Yesterday I refactored my code as a bluetoothd plugin.

First up, detecting the device being plugged in. I wanted to use DeviceKit's GObject helper library, but it uses the D-Bus DeviceKit daemon which will be going away (note, this is just the DeviceKit daemon itself, not the -power, or -disks "sub"-daemons), in favour of libudev usage.

So I ported devkit-gobject to use libudev directly. Patch is currently being reviewed (it's in DavidZ's inbox), and it should show up soon in udev-extras under a different namespace.

After a bit of work, I had a bluetoothd plugin that detected PS3 pads being plugged in, and did the necessary work to make bluetoothd recognise it on plug.

Next, finishing up the libudev GObject helper library, and getting the bluetoothd plugin reviewed. And it would be nice to finally get the extra functionality merged into a hid driver in the kernel.

PS: Any info on the PS3 Headset or the keypad?

Thursday 21 May 2009

I really haz 5.1

As promised, gnome-volume-control in master now has fade and subwoofer support, as well as instant-apply for the default output selection. We just need to be able to set it up for 5.1 now...

I haz 5.1!

Monday 18 May 2009

Bluetooth support in NetworkManager

Over the past week, with rock star Dan Williams, we've been working on Bluetooth support in NetworkManager. You can now access the Internet using your Bluetooth mobile phone as long as:
  1. You want to use PAN, and not DUN
  2. You're ready to use the console to set it up
  3. and finally, you have the fixes lying on my hard-drive (or in Dan's e-mail inbox)
This should hopefully be working for Fedora 12.

Dell Mini 10, gah

A couple of months ago, I received a loaded Dell Mini 10, running a version of Ubuntu from last year, loaded up with proprietary and custom drivers.

If you look at it without giving a second thought at the kit inside, it's quite nice: nice 10" glossy screen, integrated webcam, 3G modem with GPS-A, dual-DVB-T tuner, Bluetooth, WLAN/Ethernet, HDMI output, SD card reader.

Try to run anything other than the shipped Ubuntu (and that even goes for a newer version of Ubuntu), and you'll be in the mud.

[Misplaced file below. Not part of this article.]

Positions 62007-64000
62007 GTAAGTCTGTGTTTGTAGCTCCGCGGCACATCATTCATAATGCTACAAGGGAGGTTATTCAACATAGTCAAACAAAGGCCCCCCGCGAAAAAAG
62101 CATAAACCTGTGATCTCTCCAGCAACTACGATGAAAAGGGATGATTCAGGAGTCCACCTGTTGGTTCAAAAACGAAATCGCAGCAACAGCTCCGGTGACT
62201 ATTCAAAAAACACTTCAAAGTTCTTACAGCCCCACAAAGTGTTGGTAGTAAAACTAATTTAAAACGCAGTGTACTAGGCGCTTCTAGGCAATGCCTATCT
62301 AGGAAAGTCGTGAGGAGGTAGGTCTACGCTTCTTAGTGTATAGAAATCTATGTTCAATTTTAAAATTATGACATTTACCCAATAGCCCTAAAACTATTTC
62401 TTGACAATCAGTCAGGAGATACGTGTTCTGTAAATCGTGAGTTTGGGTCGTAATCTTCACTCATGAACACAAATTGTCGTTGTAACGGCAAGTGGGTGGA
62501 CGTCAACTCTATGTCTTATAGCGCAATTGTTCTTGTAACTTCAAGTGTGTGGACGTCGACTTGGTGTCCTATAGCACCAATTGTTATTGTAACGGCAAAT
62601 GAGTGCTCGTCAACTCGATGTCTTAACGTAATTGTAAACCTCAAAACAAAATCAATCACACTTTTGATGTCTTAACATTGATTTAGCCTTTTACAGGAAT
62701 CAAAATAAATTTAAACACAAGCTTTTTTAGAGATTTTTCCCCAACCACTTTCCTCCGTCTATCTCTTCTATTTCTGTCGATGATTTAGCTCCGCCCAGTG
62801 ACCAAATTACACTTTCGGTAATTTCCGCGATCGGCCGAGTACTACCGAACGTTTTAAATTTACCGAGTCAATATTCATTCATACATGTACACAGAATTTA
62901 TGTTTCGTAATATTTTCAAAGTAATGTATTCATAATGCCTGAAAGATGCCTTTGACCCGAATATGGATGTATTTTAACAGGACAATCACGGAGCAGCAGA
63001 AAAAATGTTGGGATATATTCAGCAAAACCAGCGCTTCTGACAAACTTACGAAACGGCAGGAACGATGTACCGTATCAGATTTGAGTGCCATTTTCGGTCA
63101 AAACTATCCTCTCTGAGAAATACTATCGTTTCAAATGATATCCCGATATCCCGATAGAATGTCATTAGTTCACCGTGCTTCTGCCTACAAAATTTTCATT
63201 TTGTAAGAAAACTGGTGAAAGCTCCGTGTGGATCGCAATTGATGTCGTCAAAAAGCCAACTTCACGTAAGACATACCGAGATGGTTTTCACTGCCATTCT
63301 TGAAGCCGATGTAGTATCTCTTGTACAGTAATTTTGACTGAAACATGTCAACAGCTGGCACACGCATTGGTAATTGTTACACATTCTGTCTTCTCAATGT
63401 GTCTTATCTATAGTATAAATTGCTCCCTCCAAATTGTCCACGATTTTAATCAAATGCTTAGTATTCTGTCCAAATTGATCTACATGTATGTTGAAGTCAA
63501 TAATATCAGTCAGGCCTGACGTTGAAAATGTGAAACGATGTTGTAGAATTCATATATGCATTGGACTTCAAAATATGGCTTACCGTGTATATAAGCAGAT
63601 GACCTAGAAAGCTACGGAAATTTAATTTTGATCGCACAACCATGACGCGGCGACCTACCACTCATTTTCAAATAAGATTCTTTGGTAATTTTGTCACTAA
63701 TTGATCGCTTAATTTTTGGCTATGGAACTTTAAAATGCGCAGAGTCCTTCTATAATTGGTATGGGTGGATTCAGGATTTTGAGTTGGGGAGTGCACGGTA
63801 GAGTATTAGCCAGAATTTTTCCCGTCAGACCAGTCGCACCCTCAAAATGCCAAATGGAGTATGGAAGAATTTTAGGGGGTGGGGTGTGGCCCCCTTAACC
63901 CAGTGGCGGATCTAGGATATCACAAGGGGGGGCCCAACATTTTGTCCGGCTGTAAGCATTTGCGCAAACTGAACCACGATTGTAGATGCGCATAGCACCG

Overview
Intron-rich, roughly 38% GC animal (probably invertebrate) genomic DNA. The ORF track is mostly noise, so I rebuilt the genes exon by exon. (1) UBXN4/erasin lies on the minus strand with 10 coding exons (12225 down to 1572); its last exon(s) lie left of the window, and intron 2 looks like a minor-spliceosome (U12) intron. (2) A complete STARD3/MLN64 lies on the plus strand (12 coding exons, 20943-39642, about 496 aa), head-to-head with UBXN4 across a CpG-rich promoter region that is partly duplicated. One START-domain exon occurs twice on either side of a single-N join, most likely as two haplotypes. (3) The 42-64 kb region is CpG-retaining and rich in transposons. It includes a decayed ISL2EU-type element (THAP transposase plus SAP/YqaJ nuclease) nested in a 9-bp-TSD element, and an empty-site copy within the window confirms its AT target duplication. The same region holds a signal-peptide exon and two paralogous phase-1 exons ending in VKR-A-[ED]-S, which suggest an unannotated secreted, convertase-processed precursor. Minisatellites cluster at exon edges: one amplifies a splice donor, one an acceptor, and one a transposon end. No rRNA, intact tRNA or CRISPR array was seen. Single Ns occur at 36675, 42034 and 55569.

The graphics card is the PR problem that's Poulsbo. The wireless card is a Broadcom 4322, with no free drivers, the modem gives Dan Williams nightmares (see the Swedish Invasion part), and the touchpad's driver never got upstreamed.

Adam had a bit of luck getting the Poulsbo going on Fedora 10. I haven't been so lucky under F11 yet, and the wireless card could apparently work with the kmod-wl package from RPMFusion. As for the 3G modem, I'm sure we'll be able to work something out to make it work as expected with a bit of work.

I'll leave others to complain about the «Poulsbong» (as it's been nicknamed) graphics card, and focus on the touchpad. The Elantech touchpad is the kind of touchpad that would make me want not to buy this laptop. No separate buttons, you instead need to click at the bottom of the touchpad area, and that gets awfully tricky for drag'n'drops. Right, this laptop didn't cost me much.

The real problem with the touchpad is that it work to its full capabilities with the stock kernel's drivers (it will even stop working when psmouse can't resync with it). But the shipped Ubuntu could, and the kernel logs seem to point at a modified psmouse. So I drop a mail to Jorge Castro, who passes me on to the manager responsible for the Dell OEM stuff.

After many attempts at getting the source code for that obviously GPL driver, I get the answer:
I believe you're mistaken in assuming that the code we have is merely a
modified version of the psmouse driver, e.g. there's a user space
component as well.

Arjan's code appears to be different.
Arjan is the kernel maintainer for the Elantech driver, on CC: at the time. Well, I was pretty certain it was a modified psmouse, and strings on the driver proved that. Thanks to Jorge not wanting to let me down, we finally found the sources for the Elantech driver in 2 separate commits.

Why did it take 3 weeks of arguing with some middle manager as to whether the code was GPL or not to find out that it was 1) freely available but unfindable 2) it had Arjan's name in the copyright, but apparently wasn't open source, 3) never upstreamed.

We were not amused.

To sum this up:
  • Dell, stop putting Broadcom crap in your Linux laptops (that also goes for the fingerprint readers)
  • Intel, please get Poulsbo drivers up-to-scratch upstream
  • Broadcom, don't put crap in Dell's laptop unless you want to start doing real Open Source
  • Canonical, apply a clue-bat to your middle management to stop lying
  • Jorge, thanks for being patient with me
  • And thank you unnamed provider of laptops, you gave me a reason to rant

Wednesday 6 May 2009

An era comes to an end

I'm not changing jobs, or getting married, it's all a bit more important than that.

Totem's xine-lib backend is now gone in git master, for GNOME 2.28.

The GStreamer boys have come forward, fixed a lot of bugs, and implemented new features, which means that the GStreamer backend was getting held back by the features of the xine-lib backend.

Oh, and before people start complaining:
  • this is only in the development branch for now